Her notice serendipitously came when one of the original six secondary school teachers accepted into our HTC scholarship program backed out. He didn’t want to sign the contract requiring three years of additional service. Salamatu wasn’t just a good substitute. With her teacher’s scholarship, the community can retain a dedicated and proven primary school head.
Salamatu’s story as a teacher goes back 25 years.
She was in the last class to graduate from Rotifunk’s only secondary school when Sierra Leone’s rebel war started. Paramount Chief Charles Caulker evacuated her and 2000 other residents to a village down the Bumpeh River. It became a refugee camp for several years, where they were safe from marauding rebel soldiers who had occupied Rotifunk and the surrounding area.
Salamatu married and had four children, only to lose her husband during the war. One of Chief Caulker’s first actions after the war in resettling the destroyed Rotifunk was to reopen schools. In 2002, he asked those who had completed high school to come back and serve their community as teachers.
A single mother, Salamatu stepped up and taught for eight years before getting NGO support to complete her first-level teaching certificate as a primary teacher in 2010. Now, she’s started on her Higher Teacher’s Certificate.
After having taught 18 years, I laughingly told her, “You could probably be in front of your class teaching, instead of being the student.” She replied, “I’m learning a lot. I’m proud and grateful to be a student teacher. It’s given me more confidence for the work. I can handle administration properly. I know how to talk with parents and encourage them to send their children to school, especially the girls.”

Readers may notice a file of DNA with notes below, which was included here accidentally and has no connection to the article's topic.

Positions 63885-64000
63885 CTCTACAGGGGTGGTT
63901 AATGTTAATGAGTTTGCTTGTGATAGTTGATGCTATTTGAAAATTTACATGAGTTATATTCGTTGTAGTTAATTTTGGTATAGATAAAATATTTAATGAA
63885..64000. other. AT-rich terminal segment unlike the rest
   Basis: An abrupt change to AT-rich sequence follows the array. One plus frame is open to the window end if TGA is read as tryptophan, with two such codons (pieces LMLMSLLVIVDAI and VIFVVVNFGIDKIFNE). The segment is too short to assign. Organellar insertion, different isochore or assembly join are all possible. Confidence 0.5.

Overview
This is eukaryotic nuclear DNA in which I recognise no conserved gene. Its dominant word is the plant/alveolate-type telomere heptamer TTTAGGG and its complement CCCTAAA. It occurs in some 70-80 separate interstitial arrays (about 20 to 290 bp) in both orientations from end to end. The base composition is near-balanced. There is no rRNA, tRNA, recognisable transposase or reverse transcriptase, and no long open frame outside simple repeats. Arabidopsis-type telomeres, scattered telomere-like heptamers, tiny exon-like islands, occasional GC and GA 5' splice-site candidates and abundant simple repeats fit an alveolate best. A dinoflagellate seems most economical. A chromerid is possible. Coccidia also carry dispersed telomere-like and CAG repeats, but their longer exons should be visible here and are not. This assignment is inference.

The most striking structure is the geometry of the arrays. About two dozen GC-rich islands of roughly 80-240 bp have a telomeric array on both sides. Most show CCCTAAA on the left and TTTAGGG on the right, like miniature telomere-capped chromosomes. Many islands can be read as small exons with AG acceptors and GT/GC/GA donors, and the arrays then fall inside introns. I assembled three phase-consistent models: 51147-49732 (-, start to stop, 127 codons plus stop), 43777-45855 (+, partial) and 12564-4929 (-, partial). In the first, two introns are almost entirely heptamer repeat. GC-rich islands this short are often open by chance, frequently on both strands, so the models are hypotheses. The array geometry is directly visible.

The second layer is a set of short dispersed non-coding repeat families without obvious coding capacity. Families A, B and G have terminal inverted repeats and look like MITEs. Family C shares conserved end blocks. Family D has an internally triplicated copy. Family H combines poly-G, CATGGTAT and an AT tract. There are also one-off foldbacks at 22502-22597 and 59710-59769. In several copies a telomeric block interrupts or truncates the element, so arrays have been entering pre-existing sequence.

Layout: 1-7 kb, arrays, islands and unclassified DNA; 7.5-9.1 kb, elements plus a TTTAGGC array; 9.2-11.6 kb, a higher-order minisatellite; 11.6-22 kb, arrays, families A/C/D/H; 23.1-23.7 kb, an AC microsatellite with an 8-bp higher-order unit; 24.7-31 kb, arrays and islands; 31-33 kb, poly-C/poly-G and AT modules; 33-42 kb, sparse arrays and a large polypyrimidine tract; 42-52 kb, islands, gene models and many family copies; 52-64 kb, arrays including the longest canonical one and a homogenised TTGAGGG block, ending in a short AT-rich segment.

The HTC program develops teaching skills and how to teach the core subjects: English, math, science and social studies.
Secondary school results are poor because there aren’t enough qualified primary teachers giving them the knowledge they need to succeed at the next level.
“We have to stop letting children go secondary school “empty,” Salamatu said.
Paramount Chief Caulker said Salamatu is one of the most deserving of the HTC scholarship recipients. “She’s greatly improved the school. I admire her and what she’s done.” He knows she’ll have even greater impact on her students and the community with more skills.
Salamatu is proud to lead the way among primary teachers. Her own specialty subject is environmental science and home economics. “I want to give kids the foundation they will need for science in secondary school,” she said.
Our goal is to sponsor Kadiatu, Salamatu and four male teachers for the second year of their three-year teacher training course this fall. We have three of the six teacher scholarships covered by generous donors.
Help us sponsor three more teachers. $700 covers a one year scholarship in full, including tuition ($350) and expenses for the weeks they attend courses.
Opening doors for capable people shut out of opportunity is what Sherbro Foundation is all about. Join us in supporting Kadiatu, Salamatu and four other teachers in their quest for higher education. Send your gift HERE.
You’ll improve the quality of education in Bumpeh Chiefdom schools. Together, we’ll put hundreds of children on the path to success for years to come.
Look for our Education Fundraiser to continue in future newsletters on vocational training scholarships and expanding our partner CCET-SL’s tutorial program.
— Arlene Golembiewski, Executive Director